This was not the only time I dressed up to the nines only to stand on a freezing cold station platform. I’d preen myself for Berkswell station before going to a Tumblr meet-up where I’d stand sheepishly on the outskirts. I’d shiver there without a coat when going clubbing when it was finally legal, and nervously tell a drunk man to fuck off when I was on the way to my boyfriend’s after-prom party. There’s an incredibly distinct feeling I’d have on the train platform while dressed up – a heady blend of excitement, assuredness and fear, like the best kind of puppy love.
“My local train station and I broke up when it became long-distance. My university train station filled the void, but Berkswell will always hold a special place in my heart.”
As with all first loves, I tested the boundaries. I stupidly ran across the tracks once to impress a boy. I – of course – tried to get away with an Under 16’s fare until I was 20, inevitably receiving a £20 fine before bringing myself to pay for an adult’s fare.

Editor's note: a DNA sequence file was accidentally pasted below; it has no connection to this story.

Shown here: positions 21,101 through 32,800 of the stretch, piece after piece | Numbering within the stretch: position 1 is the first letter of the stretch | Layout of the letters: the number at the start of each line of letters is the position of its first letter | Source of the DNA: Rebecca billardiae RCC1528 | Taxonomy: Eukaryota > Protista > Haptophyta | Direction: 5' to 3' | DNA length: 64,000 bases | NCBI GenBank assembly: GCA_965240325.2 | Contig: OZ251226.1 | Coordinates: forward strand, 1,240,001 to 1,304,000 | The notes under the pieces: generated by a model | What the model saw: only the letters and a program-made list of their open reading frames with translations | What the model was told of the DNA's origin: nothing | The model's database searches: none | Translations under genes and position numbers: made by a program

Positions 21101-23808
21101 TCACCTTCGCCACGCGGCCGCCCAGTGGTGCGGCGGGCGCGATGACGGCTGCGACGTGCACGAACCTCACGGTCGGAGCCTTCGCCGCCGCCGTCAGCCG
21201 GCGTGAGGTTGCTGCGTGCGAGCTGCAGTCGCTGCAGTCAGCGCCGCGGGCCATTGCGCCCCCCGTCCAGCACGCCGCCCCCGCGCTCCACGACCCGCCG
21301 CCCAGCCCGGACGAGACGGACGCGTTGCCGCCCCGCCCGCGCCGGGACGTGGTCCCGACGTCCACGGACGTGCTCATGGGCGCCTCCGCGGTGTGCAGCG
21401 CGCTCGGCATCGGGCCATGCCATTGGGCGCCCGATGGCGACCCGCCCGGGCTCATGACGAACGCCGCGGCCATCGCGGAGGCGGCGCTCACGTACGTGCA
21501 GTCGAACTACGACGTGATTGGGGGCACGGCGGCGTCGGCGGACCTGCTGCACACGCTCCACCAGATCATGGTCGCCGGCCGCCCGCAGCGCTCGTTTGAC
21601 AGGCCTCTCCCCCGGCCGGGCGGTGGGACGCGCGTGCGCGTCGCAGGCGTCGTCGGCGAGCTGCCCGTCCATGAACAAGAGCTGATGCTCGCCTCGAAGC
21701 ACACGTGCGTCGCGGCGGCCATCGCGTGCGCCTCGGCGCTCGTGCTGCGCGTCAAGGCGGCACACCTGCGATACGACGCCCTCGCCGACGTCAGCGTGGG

My local train station and I broke up when it became long-distance. My university train station filled the void, but Berkswell will always hold a special place in my heart. It’s manifested itself in strange ways years later. My best essay at university was on trains in literature, how they both dissect the landscape and bring people together. I became overjoyed when my friend at university introduced me to Numtots – New Urbanist Memes for Transit-Oriented Teens. The Guardian even wrote about us.
Since moving back to Balsall Common because of the pandemic, I don’t take the train for obvious reasons, but I do run or walk past Berkswell station often. I think of all the life-shaping experiences that have happened to me sandwiched between visits to Berkswell station and imagine that when we’re allowed to move freely again, there will be other teenagers in my village as smitten with their local station as I was.
Anna Nightingale is an editorial assistant at Head of Zeus and a graduate of the University of Cambridge. Her writing has appeared in Porridge Magazine, The Cambridge Student and Bindweed Magazine. She lives and writes in south east London.